Wood goes on to cite specific authors and texts discussed elsewhere in the chapter. He cites one microhistorian who went on to write a "grand narrative of political history" in 2005, which won a Bancroft Prize. Wood calls this "a welcome sign of change."

My comments:

Some dilemmas can't be escaped from forever.  Eventually, I suppose, all these vigorous microhistories will surely contribute towards something larger, but what that might be we surely cannot predict.

Again, though, Wood's focus is on American History.  One parallel I see with Biblical Studies is the pattern of specialization.  But as with microhistories, one hopes that eventually all such knowledge might converge.

Meanwhile, apparently, not all grand narrative writers are going to remain on the sidelines.  Nor should they.

September 13, 2010

The Movement of God - 17

Eden was a divine institution.  In Genesis, God established one place for men and women to dwell, multiply, rule the earth and fulfill God's purpose for creating humanity.  As we discussed earlier, the garden was filled with divine life, perfectly suited as a habitat for mankind to imbibe Living water, and to eat Living fruit.  According to God, Eden had the capacity to make people be filled with Life for eons.

Point:  The fall might have been inevitable (or might not have, for all that we know) but the capacity was there.  Paradise was a permanent, divine institution, established for (potentially) forever.

There is no getting around this, for those who've sometimes preferred anti-institutional dogmas.  I should know.  I'm such a person.  But again, this was God's institution.  This was NOT subject to human control.  Yes, Eden was planted in one spot, fixed and unmoving.  Yet, within Eden itself there was also constant motion.  The garden God planted especially for Woman & Man is said to have been richly abundant with life - growing, changing, expanding, increasing, vibrant, extravagant Life!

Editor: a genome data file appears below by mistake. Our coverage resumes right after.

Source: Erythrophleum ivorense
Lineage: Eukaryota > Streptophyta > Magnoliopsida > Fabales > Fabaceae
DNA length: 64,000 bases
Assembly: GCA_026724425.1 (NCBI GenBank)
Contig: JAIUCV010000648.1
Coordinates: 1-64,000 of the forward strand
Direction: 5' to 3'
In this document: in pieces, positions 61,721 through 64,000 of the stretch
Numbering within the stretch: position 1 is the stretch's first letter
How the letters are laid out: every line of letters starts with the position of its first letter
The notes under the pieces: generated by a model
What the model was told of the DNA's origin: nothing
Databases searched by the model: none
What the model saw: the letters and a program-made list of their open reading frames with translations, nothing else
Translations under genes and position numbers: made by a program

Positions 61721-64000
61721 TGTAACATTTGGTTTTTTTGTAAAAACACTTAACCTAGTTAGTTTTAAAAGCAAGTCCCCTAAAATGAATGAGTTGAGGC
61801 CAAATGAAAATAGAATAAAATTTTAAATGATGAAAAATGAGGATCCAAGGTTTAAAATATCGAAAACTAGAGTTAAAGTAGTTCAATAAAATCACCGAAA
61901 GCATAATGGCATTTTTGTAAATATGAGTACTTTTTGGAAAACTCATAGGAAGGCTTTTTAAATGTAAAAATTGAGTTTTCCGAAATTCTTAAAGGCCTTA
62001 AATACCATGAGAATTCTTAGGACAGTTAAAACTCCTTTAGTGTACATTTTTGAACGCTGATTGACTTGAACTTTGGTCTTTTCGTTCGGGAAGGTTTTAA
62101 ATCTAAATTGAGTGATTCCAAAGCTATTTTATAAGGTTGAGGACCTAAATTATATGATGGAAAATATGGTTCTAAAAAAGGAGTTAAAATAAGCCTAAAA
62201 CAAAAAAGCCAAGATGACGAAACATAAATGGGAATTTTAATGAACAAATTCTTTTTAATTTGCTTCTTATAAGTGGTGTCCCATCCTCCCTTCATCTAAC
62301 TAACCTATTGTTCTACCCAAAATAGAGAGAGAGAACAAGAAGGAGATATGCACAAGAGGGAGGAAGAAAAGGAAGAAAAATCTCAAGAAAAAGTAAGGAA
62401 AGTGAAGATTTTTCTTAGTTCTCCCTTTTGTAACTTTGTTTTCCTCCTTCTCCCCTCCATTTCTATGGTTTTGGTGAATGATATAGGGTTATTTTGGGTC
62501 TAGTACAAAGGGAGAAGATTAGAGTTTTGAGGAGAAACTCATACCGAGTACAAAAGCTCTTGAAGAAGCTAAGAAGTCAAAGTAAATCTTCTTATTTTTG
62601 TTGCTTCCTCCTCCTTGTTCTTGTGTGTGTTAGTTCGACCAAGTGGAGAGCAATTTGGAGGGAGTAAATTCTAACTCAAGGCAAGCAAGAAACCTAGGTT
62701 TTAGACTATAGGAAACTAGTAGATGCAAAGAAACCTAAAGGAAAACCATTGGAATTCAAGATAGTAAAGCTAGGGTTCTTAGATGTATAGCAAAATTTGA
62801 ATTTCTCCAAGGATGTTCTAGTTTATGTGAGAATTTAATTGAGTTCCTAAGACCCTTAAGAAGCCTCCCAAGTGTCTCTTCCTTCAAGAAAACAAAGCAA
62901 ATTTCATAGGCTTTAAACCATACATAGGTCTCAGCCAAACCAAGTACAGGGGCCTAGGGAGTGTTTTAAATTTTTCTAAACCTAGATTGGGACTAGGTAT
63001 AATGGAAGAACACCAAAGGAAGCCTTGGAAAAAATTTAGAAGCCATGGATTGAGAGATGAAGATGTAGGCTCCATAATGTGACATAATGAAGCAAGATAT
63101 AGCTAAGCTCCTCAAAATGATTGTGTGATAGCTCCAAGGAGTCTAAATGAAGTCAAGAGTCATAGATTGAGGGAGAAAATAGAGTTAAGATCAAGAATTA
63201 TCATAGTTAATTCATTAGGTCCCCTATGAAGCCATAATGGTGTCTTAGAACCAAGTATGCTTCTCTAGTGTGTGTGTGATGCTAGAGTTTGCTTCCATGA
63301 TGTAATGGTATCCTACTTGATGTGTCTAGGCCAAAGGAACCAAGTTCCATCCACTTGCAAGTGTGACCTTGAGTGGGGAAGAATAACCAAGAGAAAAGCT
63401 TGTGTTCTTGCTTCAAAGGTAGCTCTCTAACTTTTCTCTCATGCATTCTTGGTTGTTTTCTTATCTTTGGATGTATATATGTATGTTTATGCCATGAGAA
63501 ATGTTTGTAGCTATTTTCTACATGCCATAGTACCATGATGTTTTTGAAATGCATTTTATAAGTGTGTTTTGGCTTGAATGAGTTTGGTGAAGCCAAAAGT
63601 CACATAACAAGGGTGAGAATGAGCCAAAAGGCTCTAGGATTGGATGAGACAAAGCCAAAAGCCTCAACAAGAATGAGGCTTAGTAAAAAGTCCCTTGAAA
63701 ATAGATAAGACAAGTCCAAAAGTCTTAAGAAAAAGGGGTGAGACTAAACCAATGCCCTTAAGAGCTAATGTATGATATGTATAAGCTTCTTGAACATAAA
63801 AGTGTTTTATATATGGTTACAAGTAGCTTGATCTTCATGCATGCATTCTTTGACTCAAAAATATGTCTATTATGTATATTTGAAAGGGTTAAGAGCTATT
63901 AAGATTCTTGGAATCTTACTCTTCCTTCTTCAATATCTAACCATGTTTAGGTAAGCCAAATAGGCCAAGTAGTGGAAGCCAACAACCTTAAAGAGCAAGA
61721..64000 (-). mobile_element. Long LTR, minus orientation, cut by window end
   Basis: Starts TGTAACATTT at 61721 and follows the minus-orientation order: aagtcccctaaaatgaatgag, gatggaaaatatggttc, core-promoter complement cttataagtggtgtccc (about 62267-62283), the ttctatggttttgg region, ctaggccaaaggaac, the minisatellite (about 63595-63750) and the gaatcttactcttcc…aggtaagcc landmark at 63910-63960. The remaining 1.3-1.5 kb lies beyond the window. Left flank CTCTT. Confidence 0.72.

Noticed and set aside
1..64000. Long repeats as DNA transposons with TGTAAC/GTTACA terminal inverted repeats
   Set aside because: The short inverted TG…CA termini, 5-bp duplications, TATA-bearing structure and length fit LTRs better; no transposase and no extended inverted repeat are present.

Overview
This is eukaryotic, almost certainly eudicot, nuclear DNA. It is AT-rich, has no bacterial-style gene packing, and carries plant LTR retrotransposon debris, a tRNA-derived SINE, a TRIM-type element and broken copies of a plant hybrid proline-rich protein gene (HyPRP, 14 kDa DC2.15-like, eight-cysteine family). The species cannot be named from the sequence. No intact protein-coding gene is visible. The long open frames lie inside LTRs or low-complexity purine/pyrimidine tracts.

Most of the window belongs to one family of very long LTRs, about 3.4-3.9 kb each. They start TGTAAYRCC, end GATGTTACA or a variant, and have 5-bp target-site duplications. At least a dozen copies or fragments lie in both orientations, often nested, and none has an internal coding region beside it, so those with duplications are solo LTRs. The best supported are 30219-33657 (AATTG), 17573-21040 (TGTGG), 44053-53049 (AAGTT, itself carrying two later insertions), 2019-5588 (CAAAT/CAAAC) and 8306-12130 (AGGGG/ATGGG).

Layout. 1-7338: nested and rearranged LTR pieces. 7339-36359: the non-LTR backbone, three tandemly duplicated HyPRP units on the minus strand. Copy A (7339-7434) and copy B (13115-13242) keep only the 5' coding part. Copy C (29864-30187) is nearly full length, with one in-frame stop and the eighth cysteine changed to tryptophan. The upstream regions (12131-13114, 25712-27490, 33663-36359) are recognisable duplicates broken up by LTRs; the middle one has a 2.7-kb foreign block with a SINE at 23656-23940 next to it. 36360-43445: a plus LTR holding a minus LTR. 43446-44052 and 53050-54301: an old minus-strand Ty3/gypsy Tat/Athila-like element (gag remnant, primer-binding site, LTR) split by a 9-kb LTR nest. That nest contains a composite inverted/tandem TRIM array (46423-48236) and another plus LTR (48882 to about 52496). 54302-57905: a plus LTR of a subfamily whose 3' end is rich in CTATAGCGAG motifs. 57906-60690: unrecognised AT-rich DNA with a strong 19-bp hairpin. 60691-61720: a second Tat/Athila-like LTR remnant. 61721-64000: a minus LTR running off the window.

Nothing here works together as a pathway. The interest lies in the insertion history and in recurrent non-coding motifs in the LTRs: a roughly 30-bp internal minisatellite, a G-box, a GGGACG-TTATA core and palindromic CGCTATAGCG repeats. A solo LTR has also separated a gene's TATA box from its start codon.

We already discussed how the River and Tree are both divine examples of motion in stillness.  But there's more.  This particular River split outwardly, in four directions.  Wherever it ran, it was running out from Eden.  This is significant.  Eden's Life-water was going somewhere!  Thus, this divinely established habitat - which should have (regardless of whether or not it could have) remained permanently viable as an ideal home for mankind - was also somehow situated for irrigating the rest of Creation.

Eden was a divine institution, fixed and firmly established, yet completely dynamic.  Just.  Like.  God.

And also just like the Law.

The Torah was/is a divine institution, established forever, constant, unchanging, unyielding, and (some might say) unforgiving.  The descriptive word "standard" reflects that it stands, like a statue, like "a statute forever".  And God's standard stays very high - mercilessly high.  And yet the Law itself was most merciful.  The Torah reflects God's mercy, God's forgiveness, God's ability to soften his anger, to turn his own wrath away, to change course (seemingly or actually) if Abraham or Moses dearly entreated Him so to do.